Servant leaders allow and expect others to lead believing that all can be effective leaders and effective followers. By sharing leadership, we empower others to step up and share their ideas (vision) to boldly act toward these ideas (action) to recruit others to the cause (mobilization) to create a new reality (change).
We allow others to lead.
There are four key functions of leading; Vision, Action, Mobilization and Change. Leading involves seeing a preferred future, taking bold action to move toward the new reality, mobilizing others to join with you together to create change to move the world.
Servant leaders do not accept lone-ranger success over team accomplishment. They encourage friendships and provide forums for these relationships to emerge and deepen. As Desmond Tutu states “a person is a person through other persons.” In other words, we each become more fully ourselves and are able to reach our potential only as we relate well with other people.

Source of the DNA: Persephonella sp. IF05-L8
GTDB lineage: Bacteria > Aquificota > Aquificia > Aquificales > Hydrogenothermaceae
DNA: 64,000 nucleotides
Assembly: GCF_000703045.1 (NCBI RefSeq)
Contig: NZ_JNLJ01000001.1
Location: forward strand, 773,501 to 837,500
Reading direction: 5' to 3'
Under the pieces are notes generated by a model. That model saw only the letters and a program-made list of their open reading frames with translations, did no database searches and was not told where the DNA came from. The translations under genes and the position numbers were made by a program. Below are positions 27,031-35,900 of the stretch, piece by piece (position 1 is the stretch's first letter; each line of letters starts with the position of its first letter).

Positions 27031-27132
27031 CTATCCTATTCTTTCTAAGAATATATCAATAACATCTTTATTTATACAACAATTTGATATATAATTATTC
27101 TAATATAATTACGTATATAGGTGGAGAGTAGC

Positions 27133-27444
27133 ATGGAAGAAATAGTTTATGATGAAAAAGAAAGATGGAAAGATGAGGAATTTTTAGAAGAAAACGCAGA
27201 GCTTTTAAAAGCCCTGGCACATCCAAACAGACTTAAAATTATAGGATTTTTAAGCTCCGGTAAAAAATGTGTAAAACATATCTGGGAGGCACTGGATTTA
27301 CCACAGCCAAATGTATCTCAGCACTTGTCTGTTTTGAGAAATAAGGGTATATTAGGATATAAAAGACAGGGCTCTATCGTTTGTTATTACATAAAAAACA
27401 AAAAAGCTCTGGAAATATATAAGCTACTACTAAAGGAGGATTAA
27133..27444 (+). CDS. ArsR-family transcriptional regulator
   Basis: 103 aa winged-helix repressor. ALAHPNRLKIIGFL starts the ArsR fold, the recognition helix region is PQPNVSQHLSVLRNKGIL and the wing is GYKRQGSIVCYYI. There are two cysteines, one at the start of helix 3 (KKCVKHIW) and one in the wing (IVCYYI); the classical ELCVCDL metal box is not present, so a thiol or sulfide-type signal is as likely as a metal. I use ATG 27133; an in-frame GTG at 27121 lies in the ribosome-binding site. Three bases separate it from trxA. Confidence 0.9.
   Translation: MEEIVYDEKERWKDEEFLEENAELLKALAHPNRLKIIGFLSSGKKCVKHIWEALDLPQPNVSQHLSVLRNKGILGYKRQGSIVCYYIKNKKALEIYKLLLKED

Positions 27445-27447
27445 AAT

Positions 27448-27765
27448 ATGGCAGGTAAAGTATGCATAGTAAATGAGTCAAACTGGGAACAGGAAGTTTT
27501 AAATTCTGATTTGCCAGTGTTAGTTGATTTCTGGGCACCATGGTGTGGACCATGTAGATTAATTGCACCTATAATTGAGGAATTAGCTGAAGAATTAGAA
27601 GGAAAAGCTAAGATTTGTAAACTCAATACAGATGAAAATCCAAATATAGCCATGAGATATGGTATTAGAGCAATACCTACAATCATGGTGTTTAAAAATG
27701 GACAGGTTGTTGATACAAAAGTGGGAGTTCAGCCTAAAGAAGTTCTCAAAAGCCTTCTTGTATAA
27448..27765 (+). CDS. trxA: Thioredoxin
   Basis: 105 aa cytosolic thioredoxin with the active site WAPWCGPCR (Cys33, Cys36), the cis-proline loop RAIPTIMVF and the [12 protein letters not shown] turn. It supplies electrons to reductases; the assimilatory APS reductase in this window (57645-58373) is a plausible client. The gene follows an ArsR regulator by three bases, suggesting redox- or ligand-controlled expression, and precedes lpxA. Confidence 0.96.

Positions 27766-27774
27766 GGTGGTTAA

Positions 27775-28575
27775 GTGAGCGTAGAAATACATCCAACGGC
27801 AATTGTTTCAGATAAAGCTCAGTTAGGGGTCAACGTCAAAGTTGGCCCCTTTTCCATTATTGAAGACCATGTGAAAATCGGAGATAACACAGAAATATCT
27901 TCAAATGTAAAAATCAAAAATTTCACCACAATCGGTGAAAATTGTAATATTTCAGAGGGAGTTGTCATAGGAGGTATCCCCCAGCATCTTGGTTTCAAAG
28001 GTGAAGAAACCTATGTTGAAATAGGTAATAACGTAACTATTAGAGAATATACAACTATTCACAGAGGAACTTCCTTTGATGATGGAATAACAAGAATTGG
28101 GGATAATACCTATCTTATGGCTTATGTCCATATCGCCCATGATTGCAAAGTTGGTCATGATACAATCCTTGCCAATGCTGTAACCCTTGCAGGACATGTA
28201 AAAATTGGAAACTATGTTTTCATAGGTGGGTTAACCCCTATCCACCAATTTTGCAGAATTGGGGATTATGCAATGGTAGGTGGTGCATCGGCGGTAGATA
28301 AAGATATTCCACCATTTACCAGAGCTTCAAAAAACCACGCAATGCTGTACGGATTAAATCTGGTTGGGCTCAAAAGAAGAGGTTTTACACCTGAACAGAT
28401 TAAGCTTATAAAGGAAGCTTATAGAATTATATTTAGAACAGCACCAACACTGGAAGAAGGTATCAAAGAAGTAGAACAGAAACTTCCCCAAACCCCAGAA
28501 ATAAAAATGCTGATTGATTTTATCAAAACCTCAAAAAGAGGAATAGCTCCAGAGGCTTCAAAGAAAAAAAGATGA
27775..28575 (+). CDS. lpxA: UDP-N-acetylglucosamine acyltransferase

Servant leaders are serious about empowering others to become both servants and leaders. They are more open to failure in others (and themselves) since they know that failure is often a pathway to success, learning and growth. The learning mindset of a servant leader leads them to different kinds of questions.